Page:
Photo by Ievgenii Meyer / Shutterstock.com
Do you typically unwind at the end of a long day with a glass of wine or a cold beer? New research suggests that drinking one alcoholic beverage a day increases a woman’s breast cancer risk.
According to a new report from the World Cancer Research Fund and American Institute for Cancer Research, drinking an average of 10 grams of alcohol a day — which is the equivalent of a small glass of wine or beer — is linked to a 5 percent increase in breast cancer risk for premenopausal women and a 9 percent increase in postmenopausal women. A standard drink contains 14 grams of alcohol.
Breast cancer is the leading cancer in women, according to the World Health Organization (WHO).
Before you toss out your liquor and swear off booze, it’s important to put this news in perspective, says Dr. Anne McTiernan, a lead author of the report and cancer prevention expert at the Fred Hutchinson Cancer Research Center. McTiernan says in a statement:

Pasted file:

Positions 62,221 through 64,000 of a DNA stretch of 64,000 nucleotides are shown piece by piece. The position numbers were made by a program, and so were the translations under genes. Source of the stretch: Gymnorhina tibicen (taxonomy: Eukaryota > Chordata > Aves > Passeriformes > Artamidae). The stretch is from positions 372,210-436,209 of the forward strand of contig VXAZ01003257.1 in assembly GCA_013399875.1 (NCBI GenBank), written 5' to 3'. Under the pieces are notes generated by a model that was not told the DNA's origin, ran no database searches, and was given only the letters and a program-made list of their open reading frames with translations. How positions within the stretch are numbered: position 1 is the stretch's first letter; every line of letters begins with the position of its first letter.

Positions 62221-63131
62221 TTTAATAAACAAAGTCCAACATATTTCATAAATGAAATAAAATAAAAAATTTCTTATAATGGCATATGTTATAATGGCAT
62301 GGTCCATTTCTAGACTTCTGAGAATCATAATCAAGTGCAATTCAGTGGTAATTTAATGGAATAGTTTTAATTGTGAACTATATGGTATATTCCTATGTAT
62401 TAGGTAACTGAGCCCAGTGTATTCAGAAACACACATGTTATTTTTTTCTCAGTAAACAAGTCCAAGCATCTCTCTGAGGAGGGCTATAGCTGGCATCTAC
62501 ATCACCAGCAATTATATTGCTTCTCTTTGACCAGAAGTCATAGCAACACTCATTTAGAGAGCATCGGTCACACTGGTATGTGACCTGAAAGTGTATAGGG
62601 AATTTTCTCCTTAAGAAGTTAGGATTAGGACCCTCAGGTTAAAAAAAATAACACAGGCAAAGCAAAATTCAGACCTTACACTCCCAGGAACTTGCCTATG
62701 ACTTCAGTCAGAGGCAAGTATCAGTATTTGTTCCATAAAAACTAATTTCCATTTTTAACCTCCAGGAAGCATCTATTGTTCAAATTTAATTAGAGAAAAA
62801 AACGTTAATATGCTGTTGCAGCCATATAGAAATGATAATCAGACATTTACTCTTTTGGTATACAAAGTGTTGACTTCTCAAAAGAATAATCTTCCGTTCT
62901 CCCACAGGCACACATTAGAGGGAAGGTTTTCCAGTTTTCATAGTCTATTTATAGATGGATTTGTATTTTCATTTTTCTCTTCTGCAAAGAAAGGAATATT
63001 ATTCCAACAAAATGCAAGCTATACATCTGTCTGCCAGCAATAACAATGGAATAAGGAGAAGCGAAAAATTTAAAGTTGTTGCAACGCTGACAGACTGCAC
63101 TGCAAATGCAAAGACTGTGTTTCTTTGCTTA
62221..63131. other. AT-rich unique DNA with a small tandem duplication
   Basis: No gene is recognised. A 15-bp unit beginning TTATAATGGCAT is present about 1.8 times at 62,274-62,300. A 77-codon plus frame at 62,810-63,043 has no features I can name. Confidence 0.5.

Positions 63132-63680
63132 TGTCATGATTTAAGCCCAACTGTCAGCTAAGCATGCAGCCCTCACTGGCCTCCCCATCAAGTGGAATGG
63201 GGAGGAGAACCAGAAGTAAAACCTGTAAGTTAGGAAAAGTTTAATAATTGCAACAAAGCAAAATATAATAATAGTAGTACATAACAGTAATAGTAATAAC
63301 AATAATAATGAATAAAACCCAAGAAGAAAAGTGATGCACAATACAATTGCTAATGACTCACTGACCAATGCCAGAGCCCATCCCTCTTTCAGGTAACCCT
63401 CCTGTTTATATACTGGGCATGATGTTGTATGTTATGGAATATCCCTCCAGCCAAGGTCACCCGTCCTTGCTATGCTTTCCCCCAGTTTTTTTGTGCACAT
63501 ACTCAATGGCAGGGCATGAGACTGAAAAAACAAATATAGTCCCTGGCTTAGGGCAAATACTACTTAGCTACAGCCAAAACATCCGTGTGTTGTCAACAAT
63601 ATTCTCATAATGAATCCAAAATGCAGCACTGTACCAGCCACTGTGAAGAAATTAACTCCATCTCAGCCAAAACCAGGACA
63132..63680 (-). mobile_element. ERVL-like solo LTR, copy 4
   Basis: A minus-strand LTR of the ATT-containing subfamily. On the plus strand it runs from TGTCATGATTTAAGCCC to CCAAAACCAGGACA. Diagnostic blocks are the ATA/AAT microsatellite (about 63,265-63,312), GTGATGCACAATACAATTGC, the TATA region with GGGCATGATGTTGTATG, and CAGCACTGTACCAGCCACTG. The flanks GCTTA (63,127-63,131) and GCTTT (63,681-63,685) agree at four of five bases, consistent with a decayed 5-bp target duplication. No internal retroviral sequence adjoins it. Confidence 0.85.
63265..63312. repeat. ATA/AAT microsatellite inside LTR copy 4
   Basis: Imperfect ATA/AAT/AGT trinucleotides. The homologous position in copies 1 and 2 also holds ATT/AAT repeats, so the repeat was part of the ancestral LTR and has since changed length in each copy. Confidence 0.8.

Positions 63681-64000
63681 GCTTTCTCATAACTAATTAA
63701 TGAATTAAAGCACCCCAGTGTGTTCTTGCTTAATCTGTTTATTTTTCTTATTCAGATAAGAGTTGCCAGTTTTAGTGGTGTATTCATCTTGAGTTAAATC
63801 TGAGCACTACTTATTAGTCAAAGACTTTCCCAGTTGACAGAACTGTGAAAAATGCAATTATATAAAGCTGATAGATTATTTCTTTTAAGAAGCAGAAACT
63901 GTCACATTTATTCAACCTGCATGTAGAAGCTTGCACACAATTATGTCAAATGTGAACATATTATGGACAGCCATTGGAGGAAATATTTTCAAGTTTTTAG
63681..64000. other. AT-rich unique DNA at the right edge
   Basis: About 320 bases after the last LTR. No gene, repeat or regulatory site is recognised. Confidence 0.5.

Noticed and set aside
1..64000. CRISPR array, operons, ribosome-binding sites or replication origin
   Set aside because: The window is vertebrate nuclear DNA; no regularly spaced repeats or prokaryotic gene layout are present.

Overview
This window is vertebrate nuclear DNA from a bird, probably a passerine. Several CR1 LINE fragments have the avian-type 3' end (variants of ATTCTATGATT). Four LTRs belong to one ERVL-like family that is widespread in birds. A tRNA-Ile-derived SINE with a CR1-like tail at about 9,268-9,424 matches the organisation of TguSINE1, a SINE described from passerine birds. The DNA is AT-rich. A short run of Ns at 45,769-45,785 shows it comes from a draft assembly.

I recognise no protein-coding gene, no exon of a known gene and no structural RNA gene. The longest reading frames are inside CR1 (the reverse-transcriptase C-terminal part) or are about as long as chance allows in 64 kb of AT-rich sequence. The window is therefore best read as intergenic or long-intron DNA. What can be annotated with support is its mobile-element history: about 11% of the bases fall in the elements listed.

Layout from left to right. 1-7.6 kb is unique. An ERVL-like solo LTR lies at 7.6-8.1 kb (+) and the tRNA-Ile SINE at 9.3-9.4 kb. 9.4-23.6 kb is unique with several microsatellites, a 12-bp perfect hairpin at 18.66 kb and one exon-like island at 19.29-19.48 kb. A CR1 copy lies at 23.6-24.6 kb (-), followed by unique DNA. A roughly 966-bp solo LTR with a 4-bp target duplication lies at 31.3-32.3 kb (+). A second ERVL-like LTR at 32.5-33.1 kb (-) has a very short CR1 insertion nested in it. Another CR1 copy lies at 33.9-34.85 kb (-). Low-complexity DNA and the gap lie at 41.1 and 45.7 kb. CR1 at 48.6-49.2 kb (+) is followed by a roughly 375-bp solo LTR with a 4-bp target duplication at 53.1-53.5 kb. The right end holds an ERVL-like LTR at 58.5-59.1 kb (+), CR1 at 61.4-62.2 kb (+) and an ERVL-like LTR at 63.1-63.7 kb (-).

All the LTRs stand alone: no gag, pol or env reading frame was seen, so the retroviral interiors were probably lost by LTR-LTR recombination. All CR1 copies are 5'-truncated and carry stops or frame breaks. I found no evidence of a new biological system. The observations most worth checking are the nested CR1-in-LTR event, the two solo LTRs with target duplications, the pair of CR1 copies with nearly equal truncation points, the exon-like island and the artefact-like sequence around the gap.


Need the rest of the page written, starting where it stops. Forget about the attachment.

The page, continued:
“We’re not telling everybody to abstain. We’re not saying anything other than small amounts do increase the risk for breast cancer.”
This is not the first study to link beverage consumption to cancer risk. For example, the International Agency for Research on Cancer, part of the WHO, made headlines last year when it revealed that drinking excessively hot beverages — such as coffee — can be dangerous:
In “WHO: It’s Not the Coffee in Hot Coffee That Causes Cancer,” we reported:
Before you brew another pot of coffee, you should know that the IARC is warning that consuming very hot drinks (hotter than 149 degrees Fahrenheit) on a regular basis — including water, coffee, tea, etc. — can potentially put people at risk.
For more information on cancer and cancer risk, check out the following:
- “Study Finds Genes Determine One-Third of Cancer Risk“
- “How Sugar May Fuel the Spread of Breast Cancer“
- “4 Lifestyle Changes Could Cut Cancer Risk in Half“
- “8 More Types of Cancer Linked to Being Overweight“
What do you think of the study link between breast cancer and drinking alcohol? Sound off below or on Facebook.